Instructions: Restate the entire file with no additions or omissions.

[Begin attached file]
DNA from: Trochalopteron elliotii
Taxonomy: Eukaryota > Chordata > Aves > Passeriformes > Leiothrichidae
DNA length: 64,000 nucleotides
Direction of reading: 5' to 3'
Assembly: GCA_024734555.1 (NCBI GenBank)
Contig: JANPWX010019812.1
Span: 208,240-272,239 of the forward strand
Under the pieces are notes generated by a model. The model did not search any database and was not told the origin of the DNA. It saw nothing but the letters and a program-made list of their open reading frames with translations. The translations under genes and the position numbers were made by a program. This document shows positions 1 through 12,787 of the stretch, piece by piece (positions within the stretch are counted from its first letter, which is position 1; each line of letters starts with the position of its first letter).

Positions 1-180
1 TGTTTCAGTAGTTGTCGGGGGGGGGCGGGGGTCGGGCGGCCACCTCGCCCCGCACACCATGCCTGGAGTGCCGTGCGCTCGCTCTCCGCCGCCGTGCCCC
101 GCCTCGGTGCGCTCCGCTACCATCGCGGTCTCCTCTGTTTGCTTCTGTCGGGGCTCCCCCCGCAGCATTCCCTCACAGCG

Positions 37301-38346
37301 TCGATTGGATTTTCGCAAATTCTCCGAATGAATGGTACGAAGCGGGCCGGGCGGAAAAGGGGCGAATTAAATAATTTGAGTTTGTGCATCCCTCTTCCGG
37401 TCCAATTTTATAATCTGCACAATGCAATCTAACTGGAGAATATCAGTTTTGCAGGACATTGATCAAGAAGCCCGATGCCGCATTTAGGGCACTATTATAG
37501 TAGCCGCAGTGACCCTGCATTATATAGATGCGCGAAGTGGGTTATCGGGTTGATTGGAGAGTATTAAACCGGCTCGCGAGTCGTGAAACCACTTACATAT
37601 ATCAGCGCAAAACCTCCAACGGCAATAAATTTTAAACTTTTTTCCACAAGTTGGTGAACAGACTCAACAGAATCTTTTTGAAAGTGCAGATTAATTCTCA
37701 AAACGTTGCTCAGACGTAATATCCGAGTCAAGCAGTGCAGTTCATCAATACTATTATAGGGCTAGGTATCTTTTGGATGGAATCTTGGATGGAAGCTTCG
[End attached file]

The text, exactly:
DNA from: Trochalopteron elliotii
Taxonomy: Eukaryota > Chordata > Aves > Passeriformes > Leiothrichidae
DNA length: 64,000 nucleotides
Direction of reading: 5' to 3'
Assembly: GCA_024734555.1 (NCBI GenBank)
Contig: JANPWX010019812.1
Span: 208,240-272,239 of the forward strand
Under the pieces are notes generated by a model. The model did not search any database and was not told the origin of the DNA. It saw nothing but the letters and a program-made list of their open reading frames with translations. The translations under genes and the position numbers were made by a program. This document shows positions 1 through 12,787 of the stretch, piece by piece (positions within the stretch are counted from its first letter, which is position 1; each line of letters starts with the position of its first letter).

Positions 1-180
1 TGTTTCAGTAGTTGTCGGGGGGGGGCGGGGGTCGGGCGGCCACCTCGCCCCGCACACCATGCCTGGAGTGCCGTGCGCTCGCTCTCCGCCGCCGTGCCCC
101 GCCTCGGTGCGCTCCGCTACCATCGCGGTCTCCTCTGTTTGCTTCTGTCGGGGCTCCCCCCGCAGCATTCCCTCACAGCG

Positions 37301-38346
37301 TCGATTGGATTTTCGCAAATTCTCCGAATGAATGGTACGAAGCGGGCCGGGCGGAAAAGGGGCGAATTAAATAATTTGAGTTTGTGCATCCCTCTTCCGG
37401 TCCAATTTTATAATCTGCACAATGCAATCTAACTGGAGAATATCAGTTTTGCAGGACATTGATCAAGAAGCCCGATGCCGCATTTAGGGCACTATTATAG
37501 TAGCCGCAGTGACCCTGCATTATATAGATGCGCGAAGTGGGTTATCGGGTTGATTGGAGAGTATTAAACCGGCTCGCGAGTCGTGAAACCACTTACATAT
37601 ATCAGCGCAAAACCTCCAACGGCAATAAATTTTAAACTTTTTTCCACAAGTTGGTGAACAGACTCAACAGAATCTTTTTGAAAGTGCAGATTAATTCTCA
37701 AAACGTTGCTCAGACGTAATATCCGAGTCAAGCAGTGCAGTTCATCAATACTATTATAGGGCTAGGTATCTTTTGGATGGAATCTTGGATGGAAGCTTCG